Kikwete is new AU chairman

ADDIS ABABA – Tanzanian President Jakaya Kikwete won the rotating chairmanship of the African Union (AU) on Thursday, succeeding Ghana’s president John Kufuor.

ADDIS ABABA – Tanzanian President Jakaya Kikwete won the rotating chairmanship of the African Union (AU) on Thursday, succeeding Ghana’s president John Kufuor.

The 53-nation organisation is holding a summit in the Ethiopian capital Addis Ababa under the shadow of a violent standoff in Kenya between government and opposition supporters over a disputed election.

An East African country was due to take the AU’s rotating presidency this year.

Political observers believe Kikwete faces an uphill task to help solve the political crises on the continent in countries like Zimbabwe and Kenya.

The AU also elected Gabon’s foreign minister, Jean Ping, as the new chairman of its main executive arm, replacing charismatic former Malian president Alpha Omar Konare, who had been at the helm since 2003.

"I can’t say too much at the moment, but of course I am very happy," Ping told a crowd of diplomats, journalists and well-wishers after winning the vote at an AU summit in Ethiopia.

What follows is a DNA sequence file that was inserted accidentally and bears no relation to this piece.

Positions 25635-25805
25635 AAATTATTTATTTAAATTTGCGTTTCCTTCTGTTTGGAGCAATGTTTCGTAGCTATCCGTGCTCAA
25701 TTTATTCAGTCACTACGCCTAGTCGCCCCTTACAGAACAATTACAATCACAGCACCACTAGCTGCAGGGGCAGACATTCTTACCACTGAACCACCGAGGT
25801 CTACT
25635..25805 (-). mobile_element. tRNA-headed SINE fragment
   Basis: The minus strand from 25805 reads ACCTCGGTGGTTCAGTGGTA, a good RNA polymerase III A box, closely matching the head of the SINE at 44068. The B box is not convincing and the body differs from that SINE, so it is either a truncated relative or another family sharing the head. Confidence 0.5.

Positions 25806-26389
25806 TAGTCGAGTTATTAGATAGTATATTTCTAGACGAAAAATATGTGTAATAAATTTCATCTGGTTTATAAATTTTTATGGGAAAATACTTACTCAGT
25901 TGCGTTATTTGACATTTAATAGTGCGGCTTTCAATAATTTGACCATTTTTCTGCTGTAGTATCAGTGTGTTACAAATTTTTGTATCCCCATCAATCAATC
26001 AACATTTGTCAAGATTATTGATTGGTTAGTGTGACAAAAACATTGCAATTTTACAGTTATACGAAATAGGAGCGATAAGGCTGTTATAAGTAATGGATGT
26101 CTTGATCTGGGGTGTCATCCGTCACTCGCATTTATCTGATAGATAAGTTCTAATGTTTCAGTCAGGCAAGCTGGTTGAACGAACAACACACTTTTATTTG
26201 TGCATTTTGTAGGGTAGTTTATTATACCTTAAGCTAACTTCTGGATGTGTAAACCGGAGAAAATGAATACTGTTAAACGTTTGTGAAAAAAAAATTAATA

Ping, who is also Gabon’s deputy prime minister, defeated candidates from Burundi, Sierra Leone and Zambia in the contest to become chairman of the 53-nation body’s Commission.

Konare, a former Malian president, had led the AU Commission since 2003.

The AU Commission is the African Union’s executive and administrative branch.

Meanwhile, the African leaders’ summit shifted its attention Friday from the crisis in Kenya to Chad, with delegates voicing fears of a major conflict that could scupper peace efforts in Sudan.

One high-ranking AU official told AFP that the fighting could have a serious impact on the deployment of a European peacekeeping force in Chad and of an African Union-UN contingent in neighbouring Sudan’s Darfur region.

"This attack means that everything is up in the air," said the official, who declined to be identified.

The European Union announced yesterday it was delaying the deployment of troops and equipment.

"Three flights, one with a dozen Austrian soldiers and two with around 50 Irish soldiers and equipment, were cancelled due to instability linked to fighting between government troops and rebels near Ndjamena," said Lieutenant Colonel Philippe de Cussac, Spokesman for the EU mission.

Agencies

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